mother’s house and react to her like I did when I was an adolescent. How can I 

      stop this reaction from occurring?


Take a closer look at what is being triggered inside of you that is creating the reaction and let that be your guide in your healing. If you do find that you have become reactive, do some of the ideas suggested in the above answer, write in a journal which may help you get clearer or have a talk with your spouse. If you react like an angry teenager, try to remember that you are no longer that age. Also, keep in mind that your parents are probably doing the best they can, even if that is not so good.


5)      In-laws can be tricky under the best of circumstances. How should the holidays be

approached if we have a difficult relationship with one or both of the in-laws? We certainly cannot avoid them.


Let your spouse take the lead. Since we marry people that are the best and worst of our mother and father, notice how they might be triggering your own unresolved childhood wounding. Your spouse should protect you from any direct attacks from their parents by running interference and this should be discussed before you get together as a family.


6)      My husband and I have A LOT of conflict over where and how to celebrate the holidays. We are now beginning to make our plans for Thanksgiving and Christmas, but I worry that we won’t agree on where to spend these holidays. In addition, we have children, so that is another factor.


It’s important to be fair and alternate years, if that is possible. It shouldn’t be too difficult to work out when compromise is involved. However, if there is a lot of conflict between the two of you, the holidays may be simply the springboard to a much larger, unresolved problem. You might want to get some support from a therapist around this and, if possible, I would start before you are knee deep in holiday activties.


7)      This year I decided to break tradition and I’m going on a cruise. I’m afraid my family will be insulted and hurt and see it as my way of not wanting to be around them, but I had a good year work-wise and this is the only time I could get away.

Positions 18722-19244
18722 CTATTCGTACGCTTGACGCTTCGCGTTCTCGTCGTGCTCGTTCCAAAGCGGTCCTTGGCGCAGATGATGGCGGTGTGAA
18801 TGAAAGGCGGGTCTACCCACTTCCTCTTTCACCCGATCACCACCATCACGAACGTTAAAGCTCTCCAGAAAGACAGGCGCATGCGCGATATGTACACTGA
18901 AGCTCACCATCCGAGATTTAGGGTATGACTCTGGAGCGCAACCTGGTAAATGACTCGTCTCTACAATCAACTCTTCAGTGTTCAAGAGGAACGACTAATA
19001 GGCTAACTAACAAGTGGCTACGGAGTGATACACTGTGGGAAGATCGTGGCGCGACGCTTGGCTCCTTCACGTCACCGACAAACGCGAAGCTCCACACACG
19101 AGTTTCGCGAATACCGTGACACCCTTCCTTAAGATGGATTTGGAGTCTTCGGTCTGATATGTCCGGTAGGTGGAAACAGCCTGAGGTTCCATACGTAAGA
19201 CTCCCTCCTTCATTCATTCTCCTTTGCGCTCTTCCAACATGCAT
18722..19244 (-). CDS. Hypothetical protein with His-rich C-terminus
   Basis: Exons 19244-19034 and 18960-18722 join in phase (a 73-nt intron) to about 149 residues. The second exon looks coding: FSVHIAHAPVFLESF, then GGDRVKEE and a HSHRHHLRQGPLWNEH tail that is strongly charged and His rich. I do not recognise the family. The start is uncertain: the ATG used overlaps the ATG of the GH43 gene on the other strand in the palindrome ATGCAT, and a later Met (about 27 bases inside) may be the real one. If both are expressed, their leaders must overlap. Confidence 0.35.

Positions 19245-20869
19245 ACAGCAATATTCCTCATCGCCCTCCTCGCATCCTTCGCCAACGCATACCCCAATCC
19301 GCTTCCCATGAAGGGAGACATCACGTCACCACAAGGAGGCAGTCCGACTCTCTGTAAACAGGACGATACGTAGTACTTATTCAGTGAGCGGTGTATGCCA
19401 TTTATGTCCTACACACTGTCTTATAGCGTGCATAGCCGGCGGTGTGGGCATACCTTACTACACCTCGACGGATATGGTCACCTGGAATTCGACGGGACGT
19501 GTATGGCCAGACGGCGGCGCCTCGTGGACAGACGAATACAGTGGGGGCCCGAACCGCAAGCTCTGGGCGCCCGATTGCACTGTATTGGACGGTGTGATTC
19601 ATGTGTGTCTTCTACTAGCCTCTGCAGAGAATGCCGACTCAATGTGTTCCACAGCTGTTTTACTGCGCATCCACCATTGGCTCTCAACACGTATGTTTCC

Congratulations! You’re right, your family may be upset, but you should be honest and let them know early enough so that their plans won’t be ruined. Depending on the wounding of your family, you may have to be firm, but kind, and do your work with your inner-child allowing them to have their feelings and supporting the adult inside of yourself.   

 Thank you for letting me share some of these questions and suggestions with you. Without a doubt, holidays and the gatherings that come from them, often get us tied up in knots, thanks to old, unresolved childhood issues. The more you look at these issues, the more freedom inside you will feel and you will be able to act from that freedom there. Others will also feel freer to be themselves. Less stress anytime is always welcomed, but most particularly around this time of year.

 However you celebrate, I wish you harmony and healing.

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       Posted: 12/13/2009 5:12:36 PM

Dr Jennifer, great article. It is a timely reminder for people to realize that contentious issues or situations will cause conflict and stress during the holiday season and a proactive approach is the key for a happy and safe holiday. Thank you

Cinda Crawford       Posted: 12/9/2010 2:19:49 PM

Oh... so timely! I want my followers to see this great information, so I''m linking to it at the Health Matters Show. Living with a tough chronic illness and participating in activities for the holidays can be the ultimate challenge.